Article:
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Gascón introduces first Black advisory committee


Los Angeles County District Attorney George Gascón announced this week the creation of an African-American Advisory Board, which will advise the DA’s office on policies, priority issues and best practices related to the African-American community and the criminal legal system.

“Although there have been milestones in civil rights, we still have a long, long way to go on the road to ending racism and discrimination in our criminal legal system,” Gascón said in a news release. “Our new advisory board creates a precedent for my office to truly listen and learn from the African-American community.”

Members of Gascón’s African-American Advisory Board will meet regularly, conduct outreach and work to improve diversity and inclusion within the DA’s office.

The African-American Advisory Board members are:

— Charity Chandler-Cole,  CEO of CASA/LA, Court Appointed Special Advocates for youth impacted by the foster care and juvenile justice systems. She also serves on the Los Angeles County Commission on Children & Families as co-chair of its Racial Justice Committee.

— Aurianna Angelique, a social activist, community leader and youth advocate. She is the founder of the Los Angeles social empowerment nonprofit organization, R.O.C. ERA.

— Donna Brown, cofounder of the Encouragement Project after the murder of her youngest son. She leads and facilitates a grief and loss workshop at her church, has held sessions on gun violence at survivor retreats on Capitol Hill in Washington, D.C., and is involved with the Transformative Justice Symposium.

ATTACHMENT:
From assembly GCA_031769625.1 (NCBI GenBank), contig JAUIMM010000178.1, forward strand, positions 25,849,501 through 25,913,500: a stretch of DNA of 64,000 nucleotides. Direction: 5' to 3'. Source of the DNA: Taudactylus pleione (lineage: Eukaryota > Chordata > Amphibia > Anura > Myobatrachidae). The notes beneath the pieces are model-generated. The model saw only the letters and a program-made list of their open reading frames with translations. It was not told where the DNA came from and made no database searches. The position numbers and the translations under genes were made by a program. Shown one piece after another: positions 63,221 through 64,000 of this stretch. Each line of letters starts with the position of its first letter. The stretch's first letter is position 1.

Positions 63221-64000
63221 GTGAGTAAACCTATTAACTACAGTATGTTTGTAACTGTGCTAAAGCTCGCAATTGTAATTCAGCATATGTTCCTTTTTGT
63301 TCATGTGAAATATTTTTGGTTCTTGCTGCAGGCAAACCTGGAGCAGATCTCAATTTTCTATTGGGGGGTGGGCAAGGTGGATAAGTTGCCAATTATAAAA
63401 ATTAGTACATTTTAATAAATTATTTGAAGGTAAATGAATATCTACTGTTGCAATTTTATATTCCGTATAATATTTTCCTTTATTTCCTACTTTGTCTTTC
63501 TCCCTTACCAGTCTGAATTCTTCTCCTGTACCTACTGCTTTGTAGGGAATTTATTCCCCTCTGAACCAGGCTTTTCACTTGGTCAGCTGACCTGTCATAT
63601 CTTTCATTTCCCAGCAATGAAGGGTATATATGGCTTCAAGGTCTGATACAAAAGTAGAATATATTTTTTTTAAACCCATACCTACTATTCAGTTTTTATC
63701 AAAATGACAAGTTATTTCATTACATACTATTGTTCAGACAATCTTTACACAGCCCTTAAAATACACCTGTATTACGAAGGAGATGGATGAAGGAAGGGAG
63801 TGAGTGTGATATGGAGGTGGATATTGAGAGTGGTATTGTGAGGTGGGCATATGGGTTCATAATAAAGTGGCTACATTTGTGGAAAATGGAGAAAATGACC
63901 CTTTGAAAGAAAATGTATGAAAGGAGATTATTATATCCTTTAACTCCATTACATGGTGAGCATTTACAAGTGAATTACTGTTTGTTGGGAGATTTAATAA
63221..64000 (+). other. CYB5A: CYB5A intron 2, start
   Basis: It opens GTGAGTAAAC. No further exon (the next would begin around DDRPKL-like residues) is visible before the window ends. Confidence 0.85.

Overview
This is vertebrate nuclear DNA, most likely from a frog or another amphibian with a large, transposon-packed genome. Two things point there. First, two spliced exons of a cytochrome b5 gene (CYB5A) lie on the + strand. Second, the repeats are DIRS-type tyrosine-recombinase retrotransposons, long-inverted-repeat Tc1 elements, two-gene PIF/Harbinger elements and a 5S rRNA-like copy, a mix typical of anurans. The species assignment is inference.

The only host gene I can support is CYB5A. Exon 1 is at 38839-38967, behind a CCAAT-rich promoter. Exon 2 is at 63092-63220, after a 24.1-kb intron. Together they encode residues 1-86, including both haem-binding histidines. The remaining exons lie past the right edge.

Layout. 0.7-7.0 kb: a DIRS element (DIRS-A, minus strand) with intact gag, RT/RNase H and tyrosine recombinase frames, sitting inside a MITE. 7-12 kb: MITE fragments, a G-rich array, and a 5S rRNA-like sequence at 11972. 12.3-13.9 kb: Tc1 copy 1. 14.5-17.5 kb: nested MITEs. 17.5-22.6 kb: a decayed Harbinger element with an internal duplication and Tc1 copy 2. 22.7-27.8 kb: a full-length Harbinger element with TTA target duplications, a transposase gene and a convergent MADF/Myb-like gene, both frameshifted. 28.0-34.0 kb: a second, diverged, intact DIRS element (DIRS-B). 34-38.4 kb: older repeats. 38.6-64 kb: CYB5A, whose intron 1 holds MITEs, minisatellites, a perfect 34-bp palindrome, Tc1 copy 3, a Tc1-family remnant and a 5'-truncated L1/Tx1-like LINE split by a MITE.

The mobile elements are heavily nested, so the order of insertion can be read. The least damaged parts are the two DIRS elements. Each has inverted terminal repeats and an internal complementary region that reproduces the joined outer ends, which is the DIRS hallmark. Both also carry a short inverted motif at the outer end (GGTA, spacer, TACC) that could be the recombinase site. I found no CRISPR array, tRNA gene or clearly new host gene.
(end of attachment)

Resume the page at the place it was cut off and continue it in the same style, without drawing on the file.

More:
— Marcus Huntley, a deputy public defender handling felony trials for the Los Angeles County Public Defender’s Office. He is vice president of the Los Angeles County Public Defender’s Union Local 148 and a past president of the Black Public Defenders Association.

— Tim Kornegay, director of LiveFree California Coalition, where he manages a statewide coalition of 20 Black-led organizations engaged in community violence reduction and police accountability.

— Ramona Merchan, D.S.W., M.S.W., L.C.S.W., works for the Los Angeles County Department of Children and Family Services as an administrator and is currently working on Family First implementation to strengthen prevention services for youth and families in Los Angeles County and reimagine child welfare to a system of well-being.

— Erica Robinson, president of Health Matters Clinic (HMC), a nonprofit organization designed to reduce barriers to optimum health by connecting health systems, businesses and communities. She is a member of the National Association of Health Services Executives (NAHSE).

— Eduardo Soriano-Hewitt, has more than 20 years of experience in public policy development and implementation in the City of Los Angeles, state and federal legislative affairs.

— George A. Turner Jr., trial attorney for the Los Angeles County Public Defender’s Office. He has tried more than 50 cases, ranging from charges as violent as murder as complex as identity fraud. He is a past president of the Black Public Defenders Association.

— Bernita Walker, chief executive officer and co-founder of Project: PeaceMakers, Inc., a Domestic and Intimate Partner Violence (D/IPV) program located in South Los Angeles. She is a Violence Prevention Practitioner, an Intimate Partner Violence Survivor and a retired Deputy Sheriff for Los Angeles County. She also co-founded the Jenesse Center, a shelter for battered women and their children.